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July 2012

AIDS Debate Poses Tough Funding Questions to Top Thinkers

Donna Barne's picture

AIDS Debate

The question was on the pros and cons of HIV/AIDS funding and the tools were sharp insights and passionate views as some of the most influential figures in the fight against AIDS and poverty participated in a lively debate before a packed World Bank auditorium July 23.

The webcast event, co-hosted by the Bank, U.S. Agency for International Development/ U.S. President's Emergency Plan for AIDS Relief, and the medical journal The Lancet, asked a panel of experts to weigh global funding for HIV/AIDS in a fiscally strained, post financial crisis environment. The debate was part of the first International AIDS Conference to be held in Washington in 22 years.

The "Education Tsunami" and How "weDevelop"

Tanya Gupta's picture

Why is this generation experiencing a “tsunami” in higher education? (as coined by President of Stanford, John L. Hennessy and then popularized by writer David Brooks) We think it may be because (thanks to technology) there has been an elemental shift in power from the education providers to the beneficiaries.  An empowered user has the ability to demand how education is delivered and even change the traditional model of education.  Students are far more empowered now as there is an excess of information available, faculty are no longer indispensable founts of knowledge. Students are looking for an outcome-oriented education (e.g. that result in skills or a job).  Education can be delivered to thousands using broadband networks and home computing technology.  As the economy weakens, non-traditional students are demanding education that is flexible in terms of timing, payment, knowledge and skills.  Tech savvy students want technology intensive education delivered in bits and not necessarily a semester long course.  This has created a situation where an empowered beneficiary (of education) is setting the terms, demanding flexibility and along with education start-ups/newcomers are helping create new modes of education delivery and educational content.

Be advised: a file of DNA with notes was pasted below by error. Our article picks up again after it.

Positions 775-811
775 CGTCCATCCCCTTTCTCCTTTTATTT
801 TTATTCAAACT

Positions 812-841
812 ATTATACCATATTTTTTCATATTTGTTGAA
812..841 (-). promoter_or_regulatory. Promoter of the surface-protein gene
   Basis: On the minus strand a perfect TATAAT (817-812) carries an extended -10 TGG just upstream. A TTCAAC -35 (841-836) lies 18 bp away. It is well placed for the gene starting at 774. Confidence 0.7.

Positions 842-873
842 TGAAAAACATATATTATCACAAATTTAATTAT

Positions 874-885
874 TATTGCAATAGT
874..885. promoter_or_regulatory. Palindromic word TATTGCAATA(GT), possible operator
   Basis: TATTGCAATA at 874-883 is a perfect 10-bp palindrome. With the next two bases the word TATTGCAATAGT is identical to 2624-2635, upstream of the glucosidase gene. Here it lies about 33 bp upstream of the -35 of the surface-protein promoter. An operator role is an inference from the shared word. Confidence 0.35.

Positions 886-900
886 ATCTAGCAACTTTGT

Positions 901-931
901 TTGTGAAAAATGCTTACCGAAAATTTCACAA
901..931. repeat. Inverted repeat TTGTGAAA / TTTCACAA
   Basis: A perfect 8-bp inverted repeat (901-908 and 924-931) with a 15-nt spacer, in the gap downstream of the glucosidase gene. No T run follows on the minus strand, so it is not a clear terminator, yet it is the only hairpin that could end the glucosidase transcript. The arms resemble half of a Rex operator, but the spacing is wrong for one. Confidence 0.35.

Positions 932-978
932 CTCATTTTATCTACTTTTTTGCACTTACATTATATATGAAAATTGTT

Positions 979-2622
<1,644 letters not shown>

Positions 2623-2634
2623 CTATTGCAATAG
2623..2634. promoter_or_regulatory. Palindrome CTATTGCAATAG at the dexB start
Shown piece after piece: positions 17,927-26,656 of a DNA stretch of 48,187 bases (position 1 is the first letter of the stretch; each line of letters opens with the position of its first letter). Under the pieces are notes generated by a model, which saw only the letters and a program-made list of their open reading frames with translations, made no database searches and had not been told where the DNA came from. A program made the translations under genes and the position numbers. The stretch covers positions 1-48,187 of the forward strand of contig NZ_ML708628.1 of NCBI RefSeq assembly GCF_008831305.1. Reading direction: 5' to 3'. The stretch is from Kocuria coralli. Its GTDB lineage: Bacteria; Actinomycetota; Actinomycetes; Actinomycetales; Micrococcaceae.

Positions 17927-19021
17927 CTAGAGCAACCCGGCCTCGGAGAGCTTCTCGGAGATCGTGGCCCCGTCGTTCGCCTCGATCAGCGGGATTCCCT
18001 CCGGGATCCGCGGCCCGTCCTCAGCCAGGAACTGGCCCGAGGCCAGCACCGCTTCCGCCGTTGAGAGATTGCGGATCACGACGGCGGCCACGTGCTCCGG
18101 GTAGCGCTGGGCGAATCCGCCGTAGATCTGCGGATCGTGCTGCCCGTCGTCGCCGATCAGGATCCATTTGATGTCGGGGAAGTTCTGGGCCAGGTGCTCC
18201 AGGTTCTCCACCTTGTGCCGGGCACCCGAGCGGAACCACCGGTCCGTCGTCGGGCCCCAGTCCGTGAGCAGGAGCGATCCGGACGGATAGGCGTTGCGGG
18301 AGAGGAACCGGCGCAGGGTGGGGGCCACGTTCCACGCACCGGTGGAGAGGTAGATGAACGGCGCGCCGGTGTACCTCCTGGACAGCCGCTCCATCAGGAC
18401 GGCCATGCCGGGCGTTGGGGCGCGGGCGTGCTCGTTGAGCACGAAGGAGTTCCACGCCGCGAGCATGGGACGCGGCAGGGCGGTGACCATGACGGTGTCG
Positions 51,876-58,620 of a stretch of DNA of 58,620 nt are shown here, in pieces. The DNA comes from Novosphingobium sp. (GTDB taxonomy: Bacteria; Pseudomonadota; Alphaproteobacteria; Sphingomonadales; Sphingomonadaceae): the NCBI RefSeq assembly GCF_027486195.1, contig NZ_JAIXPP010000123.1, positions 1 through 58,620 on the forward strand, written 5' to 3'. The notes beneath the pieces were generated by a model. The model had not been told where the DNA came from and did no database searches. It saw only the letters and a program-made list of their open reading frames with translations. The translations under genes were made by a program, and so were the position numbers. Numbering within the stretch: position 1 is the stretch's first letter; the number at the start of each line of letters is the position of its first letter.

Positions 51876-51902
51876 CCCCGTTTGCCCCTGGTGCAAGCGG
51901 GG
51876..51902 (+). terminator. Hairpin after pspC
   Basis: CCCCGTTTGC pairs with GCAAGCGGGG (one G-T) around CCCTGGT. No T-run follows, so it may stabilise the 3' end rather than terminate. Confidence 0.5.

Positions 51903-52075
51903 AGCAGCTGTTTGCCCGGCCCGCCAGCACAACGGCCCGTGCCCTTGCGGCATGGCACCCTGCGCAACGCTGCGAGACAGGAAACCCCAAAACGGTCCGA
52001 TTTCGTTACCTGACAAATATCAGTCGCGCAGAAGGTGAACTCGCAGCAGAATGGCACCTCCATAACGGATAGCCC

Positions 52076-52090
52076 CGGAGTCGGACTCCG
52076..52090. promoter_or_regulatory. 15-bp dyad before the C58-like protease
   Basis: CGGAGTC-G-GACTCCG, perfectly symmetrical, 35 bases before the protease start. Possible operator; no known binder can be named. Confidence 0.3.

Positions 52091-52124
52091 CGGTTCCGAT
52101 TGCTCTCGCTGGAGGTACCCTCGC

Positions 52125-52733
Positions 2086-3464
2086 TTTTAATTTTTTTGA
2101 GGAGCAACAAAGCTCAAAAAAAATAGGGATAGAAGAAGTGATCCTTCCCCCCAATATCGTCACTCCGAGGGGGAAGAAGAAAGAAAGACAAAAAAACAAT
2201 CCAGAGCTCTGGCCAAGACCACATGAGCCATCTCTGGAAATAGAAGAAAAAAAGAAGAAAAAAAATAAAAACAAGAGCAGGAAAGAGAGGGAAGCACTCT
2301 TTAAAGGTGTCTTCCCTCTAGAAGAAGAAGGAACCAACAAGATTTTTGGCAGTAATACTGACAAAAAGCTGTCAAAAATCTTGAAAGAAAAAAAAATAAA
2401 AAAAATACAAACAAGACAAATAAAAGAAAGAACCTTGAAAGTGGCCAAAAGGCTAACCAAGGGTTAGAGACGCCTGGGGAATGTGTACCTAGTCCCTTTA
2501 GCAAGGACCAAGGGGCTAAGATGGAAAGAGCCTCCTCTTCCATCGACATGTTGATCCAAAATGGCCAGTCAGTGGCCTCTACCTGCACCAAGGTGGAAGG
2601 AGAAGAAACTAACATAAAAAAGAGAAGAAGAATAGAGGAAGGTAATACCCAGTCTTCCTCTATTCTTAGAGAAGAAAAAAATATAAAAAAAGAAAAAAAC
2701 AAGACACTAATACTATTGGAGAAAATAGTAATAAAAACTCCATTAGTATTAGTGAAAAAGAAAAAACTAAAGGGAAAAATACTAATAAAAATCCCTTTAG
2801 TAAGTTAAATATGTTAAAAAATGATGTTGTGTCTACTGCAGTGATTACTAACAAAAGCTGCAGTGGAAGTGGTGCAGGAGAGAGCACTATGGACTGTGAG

Media (R)evolutions: Mobile Cellular Subscriptions by Income Group

Kalliope Kokolis's picture

New developments and curiosities from a changing global media landscape: People, Spaces, Deliberation brings trends and events to your attention that illustrate that tomorrow's media environment will look very different from today's, and will have little resemblance to yesterday's.


Peering through a hole in the wall: A vision of a future Palestinian economy

John Nasir's picture

Driving through the Wall that hems in the Palestinian city of Ramallah I am always struck by the number of high-rise buildings under construction, the numerous expensive cars and latest cafes.  To the eye it appears that Ramallah is a rapidly growing capital of a booming middle-income country.  However, I know that this is a mirage.  It masks the dire poverty in Gaza, in the rural areas of the West Bank and in the refugee camps that dot the countryside. The minute one passes through the checkpoint into Gaza – something few people get to do – the expensive cars are gone, replaced by donkey carts, piles of trash and the misery of a captive population. 

Open Government Will Accelerate in Russia

Jeff Kaplan's picture

Open Government is making real inroads in Russia today.  That was the message delivered at a recent workshop organized in Moscow by the World Bank and the Open Development Technology Alliance.

 

Latin America: are we forever at the mercy of high oil prices?

Ariel Yepez's picture

También disponible en español